In any clinic with two-time Olympian Jacqueline Brooks, two things are guaranteed: there will be lots of laughter, and there will be lots of analogies and images used. From asking riders to picture themselves as the pole in the centre of a carousel horse to imagining they’re riding a roller coaster heading up a steep incline, Jacqueline uses a creative approach to help riders create the feel she is looking for.

Her tip for creating the self-carriage and uphill balance needed in dressage horses at first may seem a little counter-intuitive: “Imagine you are riding your horse down a hill,” she says.

“We don’t want the horse to carry itself downhill with the croup higher than the withers; that’s not what I mean,” she explains. “But think about what you do, as a rider, to help your horse stay balanced as it walks down the slope. You don’t tip forward or lean on the horse’s neck, because it might fall on its face. You sit up tall or may even have a slight feeling of sitting back, depending how steep the hill is.

You never want to pull the neck down, or curl the nose in towards the chest, because that weighs the horse’s balance onto its forehand. Instead, you allow the horse to balance itself, step-by-step down the hill, while you gently use the reins to support him.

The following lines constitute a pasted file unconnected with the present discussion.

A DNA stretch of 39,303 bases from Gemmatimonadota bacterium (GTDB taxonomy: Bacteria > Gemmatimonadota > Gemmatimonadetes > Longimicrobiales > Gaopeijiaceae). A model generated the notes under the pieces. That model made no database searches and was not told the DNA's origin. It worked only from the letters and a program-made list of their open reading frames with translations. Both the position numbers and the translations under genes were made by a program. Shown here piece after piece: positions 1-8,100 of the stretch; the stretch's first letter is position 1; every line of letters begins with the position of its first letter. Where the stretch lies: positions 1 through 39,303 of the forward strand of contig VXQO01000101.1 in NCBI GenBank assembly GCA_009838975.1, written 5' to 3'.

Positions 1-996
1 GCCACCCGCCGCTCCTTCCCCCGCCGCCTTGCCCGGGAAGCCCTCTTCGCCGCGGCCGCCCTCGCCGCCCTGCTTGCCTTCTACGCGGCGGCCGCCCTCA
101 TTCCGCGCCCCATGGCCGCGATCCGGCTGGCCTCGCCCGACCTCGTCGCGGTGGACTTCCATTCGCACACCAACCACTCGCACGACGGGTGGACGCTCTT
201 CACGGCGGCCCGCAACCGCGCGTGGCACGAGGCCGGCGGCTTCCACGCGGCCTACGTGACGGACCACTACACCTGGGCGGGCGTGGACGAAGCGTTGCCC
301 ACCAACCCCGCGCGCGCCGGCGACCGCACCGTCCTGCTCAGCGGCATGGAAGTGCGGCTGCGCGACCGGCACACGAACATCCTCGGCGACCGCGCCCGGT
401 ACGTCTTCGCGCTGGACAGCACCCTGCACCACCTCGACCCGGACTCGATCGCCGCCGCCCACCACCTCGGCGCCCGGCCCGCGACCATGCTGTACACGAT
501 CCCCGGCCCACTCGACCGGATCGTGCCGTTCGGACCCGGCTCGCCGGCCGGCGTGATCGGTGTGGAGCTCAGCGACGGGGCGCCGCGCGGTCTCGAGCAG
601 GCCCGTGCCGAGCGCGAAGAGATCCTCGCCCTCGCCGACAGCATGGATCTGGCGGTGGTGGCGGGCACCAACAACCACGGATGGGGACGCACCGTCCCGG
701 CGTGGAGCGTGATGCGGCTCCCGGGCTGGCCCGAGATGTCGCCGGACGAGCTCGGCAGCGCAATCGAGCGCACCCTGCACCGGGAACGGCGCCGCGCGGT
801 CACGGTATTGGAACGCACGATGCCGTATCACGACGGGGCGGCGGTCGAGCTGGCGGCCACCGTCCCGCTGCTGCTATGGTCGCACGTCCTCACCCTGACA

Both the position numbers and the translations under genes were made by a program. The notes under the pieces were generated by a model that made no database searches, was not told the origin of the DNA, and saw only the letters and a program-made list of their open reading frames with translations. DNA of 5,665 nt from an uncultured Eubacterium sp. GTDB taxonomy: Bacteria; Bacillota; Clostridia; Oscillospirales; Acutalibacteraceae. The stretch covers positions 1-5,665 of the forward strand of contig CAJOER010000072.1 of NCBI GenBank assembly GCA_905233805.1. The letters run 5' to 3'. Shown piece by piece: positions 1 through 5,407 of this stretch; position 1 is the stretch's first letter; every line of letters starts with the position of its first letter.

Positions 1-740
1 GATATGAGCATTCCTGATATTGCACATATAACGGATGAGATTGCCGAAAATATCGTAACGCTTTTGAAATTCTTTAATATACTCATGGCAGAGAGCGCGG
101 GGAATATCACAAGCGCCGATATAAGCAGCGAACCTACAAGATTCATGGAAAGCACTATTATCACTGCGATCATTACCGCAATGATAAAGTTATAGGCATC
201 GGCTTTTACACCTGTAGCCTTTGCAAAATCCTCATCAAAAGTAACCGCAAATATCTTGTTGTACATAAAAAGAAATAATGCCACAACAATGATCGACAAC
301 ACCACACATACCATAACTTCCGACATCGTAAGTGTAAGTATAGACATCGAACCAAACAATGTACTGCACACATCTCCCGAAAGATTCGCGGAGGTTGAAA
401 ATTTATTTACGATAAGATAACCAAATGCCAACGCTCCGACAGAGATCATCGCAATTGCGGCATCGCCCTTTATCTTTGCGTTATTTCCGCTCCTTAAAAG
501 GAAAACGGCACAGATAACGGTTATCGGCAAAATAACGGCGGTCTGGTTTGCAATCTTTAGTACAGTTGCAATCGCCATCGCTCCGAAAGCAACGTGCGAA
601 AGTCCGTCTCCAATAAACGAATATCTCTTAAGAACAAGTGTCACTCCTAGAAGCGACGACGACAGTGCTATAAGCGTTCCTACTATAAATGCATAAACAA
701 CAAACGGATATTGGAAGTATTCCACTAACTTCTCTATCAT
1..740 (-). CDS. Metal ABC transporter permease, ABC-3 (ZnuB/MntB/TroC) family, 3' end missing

Now think about what the horse does to balance himself: with each step forward he plants a front hoof and pushes upwards, lifting the shoulder, elevating the wither, opening the throatlatch, and raising the poll to prevent him from somersaulting down the hill. That’s the feeling we strive to achieve in the collected work: the horse lifts his shoulders and gets lighter in the front end, and the rider helps with their upper body posture while providing gentle support with the reins.

Now imagine you are riding up a steep hill. What do you feel the horse do underneath you? The power to get up the hill comes from the horse’s hind end. His hind legs reach under and push, while he “sits” a little to allow his front legs to reach forward.

If the rider leans back, their weight on the horse’s hind end makes it harder for him to push, so that’s not what we do. Typically we lighten our seat, or maybe even think of sitting forward slightly. Our hands are forward-thinking as well, giving the horse room to lengthen his frame and reach forward to balance up the hill.

That’s the feeling we want to picture in the medium or extended work: the horse pushes from behind and reaches forward in front as if they were galloping up a hill. Too often we see riders lean back in extensions, but doing so is counter-productive. Leaning back blocks the horse’s impulsion from behind and often results in the riders balancing against the reins, when instead we want to go forward with the horse, allowing them to lengthen their frame and their stride.

So picture those feelings in your mind – what it feels like when your horse is balancing itself walking down a hill, and how it feels when you’re galloping up a hill. Now imagine both of those feelings at the same time: the upwards lift of the shoulders, withers and poll, and the sit and push from the hindquarters. That is the feeling of true balance and self-carriage.”